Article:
The feisty, belligerent cockeral the national symbol of France, and two of the country’s most famous dishes, coq au vin and poulet Marengo were said to have been created when the country was at war.
The story goes that after Napoleon’s victory over the Austrians at Marengo in Italy, on 14 June 1800, the French supply wagons were miles away, so his personal chef Dunand put together a new dish with what he could find—a chicken, garlic, crayfish, a fried egg and parsley (the presence of tomatoes, now considered essential to the dish, is doubtful).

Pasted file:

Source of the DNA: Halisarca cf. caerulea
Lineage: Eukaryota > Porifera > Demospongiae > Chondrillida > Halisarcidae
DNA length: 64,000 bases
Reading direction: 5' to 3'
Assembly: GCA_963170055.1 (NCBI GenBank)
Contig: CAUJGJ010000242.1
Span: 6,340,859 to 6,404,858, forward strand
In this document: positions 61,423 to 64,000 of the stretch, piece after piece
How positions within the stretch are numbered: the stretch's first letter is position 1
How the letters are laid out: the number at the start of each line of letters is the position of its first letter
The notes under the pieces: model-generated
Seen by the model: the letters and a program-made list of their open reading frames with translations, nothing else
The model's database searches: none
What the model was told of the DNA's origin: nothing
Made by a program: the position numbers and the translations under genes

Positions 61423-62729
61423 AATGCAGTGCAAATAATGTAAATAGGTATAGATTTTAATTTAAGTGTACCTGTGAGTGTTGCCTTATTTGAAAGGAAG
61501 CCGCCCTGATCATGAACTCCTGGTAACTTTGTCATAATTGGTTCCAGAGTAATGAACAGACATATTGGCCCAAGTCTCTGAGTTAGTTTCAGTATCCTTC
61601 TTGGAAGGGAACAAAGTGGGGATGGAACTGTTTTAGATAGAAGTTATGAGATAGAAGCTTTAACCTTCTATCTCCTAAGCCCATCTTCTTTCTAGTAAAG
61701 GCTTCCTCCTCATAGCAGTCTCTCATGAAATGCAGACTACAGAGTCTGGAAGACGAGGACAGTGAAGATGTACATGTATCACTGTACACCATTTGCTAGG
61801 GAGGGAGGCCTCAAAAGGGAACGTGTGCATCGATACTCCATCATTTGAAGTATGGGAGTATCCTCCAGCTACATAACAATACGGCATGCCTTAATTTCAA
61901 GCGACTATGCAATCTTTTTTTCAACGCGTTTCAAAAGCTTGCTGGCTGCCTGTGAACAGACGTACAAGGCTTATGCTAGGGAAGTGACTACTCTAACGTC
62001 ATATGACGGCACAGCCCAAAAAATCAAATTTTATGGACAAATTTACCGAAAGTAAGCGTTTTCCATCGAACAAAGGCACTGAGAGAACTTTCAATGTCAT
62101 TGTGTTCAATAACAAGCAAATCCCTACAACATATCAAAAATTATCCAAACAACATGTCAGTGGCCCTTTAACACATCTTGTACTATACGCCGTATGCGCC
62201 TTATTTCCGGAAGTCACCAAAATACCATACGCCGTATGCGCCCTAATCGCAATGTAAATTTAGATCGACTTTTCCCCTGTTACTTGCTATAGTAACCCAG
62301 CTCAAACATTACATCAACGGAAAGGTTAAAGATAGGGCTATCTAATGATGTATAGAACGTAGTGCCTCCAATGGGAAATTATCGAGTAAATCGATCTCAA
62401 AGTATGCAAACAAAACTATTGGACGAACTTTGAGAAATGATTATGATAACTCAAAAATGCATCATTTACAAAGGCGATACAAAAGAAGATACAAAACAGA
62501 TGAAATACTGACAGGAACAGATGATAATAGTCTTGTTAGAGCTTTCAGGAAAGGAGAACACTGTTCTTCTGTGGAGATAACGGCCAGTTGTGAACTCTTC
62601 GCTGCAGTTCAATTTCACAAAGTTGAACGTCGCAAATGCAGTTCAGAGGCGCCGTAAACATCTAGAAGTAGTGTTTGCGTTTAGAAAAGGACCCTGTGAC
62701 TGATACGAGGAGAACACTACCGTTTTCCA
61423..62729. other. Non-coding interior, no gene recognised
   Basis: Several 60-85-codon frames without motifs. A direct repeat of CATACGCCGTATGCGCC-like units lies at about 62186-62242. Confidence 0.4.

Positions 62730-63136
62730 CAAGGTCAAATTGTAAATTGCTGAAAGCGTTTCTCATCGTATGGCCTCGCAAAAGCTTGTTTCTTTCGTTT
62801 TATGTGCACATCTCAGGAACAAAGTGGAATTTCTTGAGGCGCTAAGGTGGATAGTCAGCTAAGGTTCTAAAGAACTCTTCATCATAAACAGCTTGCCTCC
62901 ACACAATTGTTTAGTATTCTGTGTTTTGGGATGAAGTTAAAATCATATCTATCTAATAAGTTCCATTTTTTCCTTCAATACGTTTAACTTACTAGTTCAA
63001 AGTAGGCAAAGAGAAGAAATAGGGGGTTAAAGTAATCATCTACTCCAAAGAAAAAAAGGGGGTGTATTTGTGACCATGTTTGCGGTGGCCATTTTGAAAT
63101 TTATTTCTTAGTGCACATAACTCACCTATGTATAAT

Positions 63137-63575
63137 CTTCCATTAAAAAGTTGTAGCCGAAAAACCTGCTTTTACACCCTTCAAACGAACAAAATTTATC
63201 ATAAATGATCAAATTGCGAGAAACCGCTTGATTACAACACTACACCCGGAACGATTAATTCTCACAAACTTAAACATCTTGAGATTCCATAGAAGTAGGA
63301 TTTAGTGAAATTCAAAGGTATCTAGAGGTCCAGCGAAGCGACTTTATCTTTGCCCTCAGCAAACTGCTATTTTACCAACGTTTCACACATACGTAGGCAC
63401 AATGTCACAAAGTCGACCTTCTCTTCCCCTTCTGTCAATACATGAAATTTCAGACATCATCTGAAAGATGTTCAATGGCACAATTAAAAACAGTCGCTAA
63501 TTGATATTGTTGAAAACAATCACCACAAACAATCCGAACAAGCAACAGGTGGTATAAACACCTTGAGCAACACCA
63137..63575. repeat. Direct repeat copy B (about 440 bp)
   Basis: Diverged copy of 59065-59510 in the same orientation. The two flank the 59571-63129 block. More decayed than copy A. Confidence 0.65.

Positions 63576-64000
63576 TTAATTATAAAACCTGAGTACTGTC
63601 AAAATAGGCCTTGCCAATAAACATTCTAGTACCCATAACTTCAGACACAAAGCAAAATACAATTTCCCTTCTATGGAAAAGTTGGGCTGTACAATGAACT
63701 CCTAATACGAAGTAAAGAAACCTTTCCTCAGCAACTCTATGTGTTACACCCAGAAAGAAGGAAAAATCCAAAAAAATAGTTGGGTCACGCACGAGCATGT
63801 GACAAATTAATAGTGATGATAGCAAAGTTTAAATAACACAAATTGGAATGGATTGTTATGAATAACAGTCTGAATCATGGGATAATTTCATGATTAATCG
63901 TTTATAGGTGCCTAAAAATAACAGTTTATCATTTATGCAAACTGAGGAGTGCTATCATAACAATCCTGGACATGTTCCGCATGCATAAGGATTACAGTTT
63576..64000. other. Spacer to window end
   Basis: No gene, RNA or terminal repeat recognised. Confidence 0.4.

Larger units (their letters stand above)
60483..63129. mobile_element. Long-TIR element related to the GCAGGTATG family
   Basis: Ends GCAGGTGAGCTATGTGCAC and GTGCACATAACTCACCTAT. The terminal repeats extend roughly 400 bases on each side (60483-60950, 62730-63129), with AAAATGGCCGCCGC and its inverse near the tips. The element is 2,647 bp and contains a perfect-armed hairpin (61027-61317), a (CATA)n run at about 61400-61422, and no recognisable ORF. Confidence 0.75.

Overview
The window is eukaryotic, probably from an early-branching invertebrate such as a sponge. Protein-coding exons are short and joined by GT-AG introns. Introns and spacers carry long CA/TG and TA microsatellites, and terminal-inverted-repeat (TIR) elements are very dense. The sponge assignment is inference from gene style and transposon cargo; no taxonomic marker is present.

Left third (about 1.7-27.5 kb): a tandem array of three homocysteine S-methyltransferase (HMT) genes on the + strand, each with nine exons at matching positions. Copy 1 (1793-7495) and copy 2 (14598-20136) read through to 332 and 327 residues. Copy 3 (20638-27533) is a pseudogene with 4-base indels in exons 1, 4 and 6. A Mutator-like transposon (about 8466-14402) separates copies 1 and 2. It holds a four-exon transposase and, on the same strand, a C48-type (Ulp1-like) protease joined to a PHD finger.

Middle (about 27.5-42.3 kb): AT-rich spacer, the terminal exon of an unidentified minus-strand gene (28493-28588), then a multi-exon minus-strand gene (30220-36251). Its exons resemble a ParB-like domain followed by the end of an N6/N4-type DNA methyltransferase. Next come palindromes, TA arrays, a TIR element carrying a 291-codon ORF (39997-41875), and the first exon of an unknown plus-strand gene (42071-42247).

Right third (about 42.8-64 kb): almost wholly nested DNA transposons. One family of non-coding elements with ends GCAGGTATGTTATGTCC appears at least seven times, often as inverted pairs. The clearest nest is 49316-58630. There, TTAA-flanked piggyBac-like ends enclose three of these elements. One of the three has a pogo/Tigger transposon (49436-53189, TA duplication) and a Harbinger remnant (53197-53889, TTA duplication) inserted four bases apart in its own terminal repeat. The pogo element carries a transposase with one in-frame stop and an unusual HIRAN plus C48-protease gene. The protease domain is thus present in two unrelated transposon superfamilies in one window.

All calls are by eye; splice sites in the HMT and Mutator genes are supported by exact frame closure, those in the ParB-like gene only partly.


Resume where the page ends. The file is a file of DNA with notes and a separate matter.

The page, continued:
Napoleon not only liked the dish, but asked that poulet Marengo be served to him after every victory. When Dunand tried to improve the recipe with wine and mushrooms, Napoleon was too superstitious to eat it. Only the original would keep him from defeat. Or so he believed.
Today most recipes for the dish include tomatoes as well white wine, Cognac, garlic, onions and mushrooms—but not the original crayfish and fried egg.
Image by Arnaud 25